Facebook aims to improve monetization
The redesign of the news feed would allow for targeted content and should make advertisers more willing to pay for relevant ads.
However, the company will need to tread carefully to balance user experience against commercializing the platform.
Investors are expecting Facebook to better monetize its vast user base, and the company has been aggressively making efforts to achieve this goal for the past couple of quarters.
Why are Facebook feeds important?
In order to better monetize its mobile platform, Facebook has transitioned from regular banner advertisements to feed-based ads due to the lack of screen space on mobile. This implies that in the long term, advertisements will become a natural part of content sharing on Facebook. If the company achieves this successfully, it will solve the delicate problem of monetizing the platform without disturbing user experience.
The number of ads within Facebook's mobile feeds has increased significantly and their effectiveness is driving ad prices up.
The company launched a huge mobile advertising campaign for Wal-Mart (WMT) during the holiday season. About 50 million ads on deals and discounts were rolled out to millions of Facebook users. Although the results were mixed, this marks an important step towards strengthening the monetization of Facebook's mobile platform. While there was a high level of user engagement, they also complained about unwanted ads.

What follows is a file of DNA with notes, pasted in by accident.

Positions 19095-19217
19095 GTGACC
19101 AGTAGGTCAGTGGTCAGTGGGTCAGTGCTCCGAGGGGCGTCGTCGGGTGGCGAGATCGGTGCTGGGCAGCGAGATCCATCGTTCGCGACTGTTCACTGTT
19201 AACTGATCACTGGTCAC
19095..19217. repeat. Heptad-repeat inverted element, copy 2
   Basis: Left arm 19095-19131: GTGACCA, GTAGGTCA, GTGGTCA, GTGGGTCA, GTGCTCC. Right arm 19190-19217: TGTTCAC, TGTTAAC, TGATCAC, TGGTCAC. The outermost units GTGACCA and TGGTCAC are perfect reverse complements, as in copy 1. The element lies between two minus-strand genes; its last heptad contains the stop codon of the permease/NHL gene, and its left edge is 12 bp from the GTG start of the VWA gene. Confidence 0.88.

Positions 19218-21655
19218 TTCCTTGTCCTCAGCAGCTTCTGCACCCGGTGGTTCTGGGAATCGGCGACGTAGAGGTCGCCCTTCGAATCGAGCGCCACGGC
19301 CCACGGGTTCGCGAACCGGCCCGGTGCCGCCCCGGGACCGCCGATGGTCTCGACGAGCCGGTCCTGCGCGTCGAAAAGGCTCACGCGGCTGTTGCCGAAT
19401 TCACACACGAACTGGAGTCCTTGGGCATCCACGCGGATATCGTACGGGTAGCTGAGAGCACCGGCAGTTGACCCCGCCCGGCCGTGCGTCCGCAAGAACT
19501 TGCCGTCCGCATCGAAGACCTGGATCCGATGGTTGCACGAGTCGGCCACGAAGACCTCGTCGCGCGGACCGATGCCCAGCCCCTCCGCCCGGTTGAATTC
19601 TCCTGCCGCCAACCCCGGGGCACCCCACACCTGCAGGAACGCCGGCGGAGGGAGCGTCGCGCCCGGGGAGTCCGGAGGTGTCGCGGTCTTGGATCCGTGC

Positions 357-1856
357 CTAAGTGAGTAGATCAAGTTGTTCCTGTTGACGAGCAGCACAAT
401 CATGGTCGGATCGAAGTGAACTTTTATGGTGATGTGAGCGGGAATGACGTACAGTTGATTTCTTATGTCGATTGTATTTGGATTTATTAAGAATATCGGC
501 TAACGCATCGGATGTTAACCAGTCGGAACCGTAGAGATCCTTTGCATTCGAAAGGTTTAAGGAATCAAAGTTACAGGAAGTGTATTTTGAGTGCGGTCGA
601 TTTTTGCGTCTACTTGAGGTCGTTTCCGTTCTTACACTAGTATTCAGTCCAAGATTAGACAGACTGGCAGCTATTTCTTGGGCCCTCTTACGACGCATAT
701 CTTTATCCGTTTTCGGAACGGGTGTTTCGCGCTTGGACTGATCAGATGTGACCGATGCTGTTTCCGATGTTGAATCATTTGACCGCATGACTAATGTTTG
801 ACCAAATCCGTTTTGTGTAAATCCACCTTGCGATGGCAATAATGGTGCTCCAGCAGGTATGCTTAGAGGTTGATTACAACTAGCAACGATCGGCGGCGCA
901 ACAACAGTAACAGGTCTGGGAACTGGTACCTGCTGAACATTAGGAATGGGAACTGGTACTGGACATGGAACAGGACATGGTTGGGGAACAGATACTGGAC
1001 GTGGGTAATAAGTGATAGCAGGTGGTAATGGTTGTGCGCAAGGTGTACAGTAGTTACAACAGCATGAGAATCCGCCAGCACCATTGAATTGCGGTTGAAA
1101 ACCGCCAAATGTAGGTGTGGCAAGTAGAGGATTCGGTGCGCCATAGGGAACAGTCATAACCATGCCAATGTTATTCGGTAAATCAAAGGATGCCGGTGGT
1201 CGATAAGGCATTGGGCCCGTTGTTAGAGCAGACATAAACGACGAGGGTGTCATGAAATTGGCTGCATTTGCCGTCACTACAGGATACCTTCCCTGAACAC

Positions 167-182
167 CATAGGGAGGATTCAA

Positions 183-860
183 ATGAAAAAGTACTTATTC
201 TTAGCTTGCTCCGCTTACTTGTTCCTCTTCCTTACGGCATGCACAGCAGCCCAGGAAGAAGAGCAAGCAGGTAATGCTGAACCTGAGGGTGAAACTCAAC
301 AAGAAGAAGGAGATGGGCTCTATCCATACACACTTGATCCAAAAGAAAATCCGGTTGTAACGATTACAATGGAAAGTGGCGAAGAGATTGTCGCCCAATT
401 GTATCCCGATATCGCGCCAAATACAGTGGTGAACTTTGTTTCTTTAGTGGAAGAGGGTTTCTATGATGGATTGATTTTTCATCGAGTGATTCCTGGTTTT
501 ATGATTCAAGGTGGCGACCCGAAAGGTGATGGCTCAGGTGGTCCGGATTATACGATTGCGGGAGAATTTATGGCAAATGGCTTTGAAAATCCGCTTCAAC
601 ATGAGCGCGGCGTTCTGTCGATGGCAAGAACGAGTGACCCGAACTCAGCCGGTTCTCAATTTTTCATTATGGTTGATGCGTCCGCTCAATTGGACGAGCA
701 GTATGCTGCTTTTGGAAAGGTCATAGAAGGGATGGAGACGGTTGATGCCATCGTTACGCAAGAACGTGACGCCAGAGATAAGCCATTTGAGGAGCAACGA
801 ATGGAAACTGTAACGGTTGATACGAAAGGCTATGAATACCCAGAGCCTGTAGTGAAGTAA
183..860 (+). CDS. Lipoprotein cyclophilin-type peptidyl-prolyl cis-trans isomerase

The company is also working on promoting 'custom audience,' which basically combines Facebook's user data and an advertiser's customer data to increase the effectiveness of targeted ads. The company is also focusing on app install ads. These ads were launched in October 2012 and are being used by one-fifth of the top 100 grossing iOS apps to accelerate growth. Mobile device users spend a lot of time using apps and Facebook is looking to monetize this opportunity.
Atlas purchase is part of the same strategy -- more ad dollars!
More than 70% of Facebook's value depends on the advertising business and less than 5% of Microsoft's (MSFT) value comes from online ads. This metric could explain why Microsoft sold Atlas to Facebook recently. Atlas is a digital advertising service that tracks online purchases and provides insights about the usefulness of online ads using its proprietary data. Facebook could use Atlas as a tool to improve the effectiveness of its ads as well as better market its platform to advertisers. (Microsoft owns and publishes Top Stocks, an MSN Money site.)
Our price estimate for Facebook stands at $25, implying a discount of about 15% to the market price.
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The solid report comes a month after the retailer closed all of its Canadian operations.
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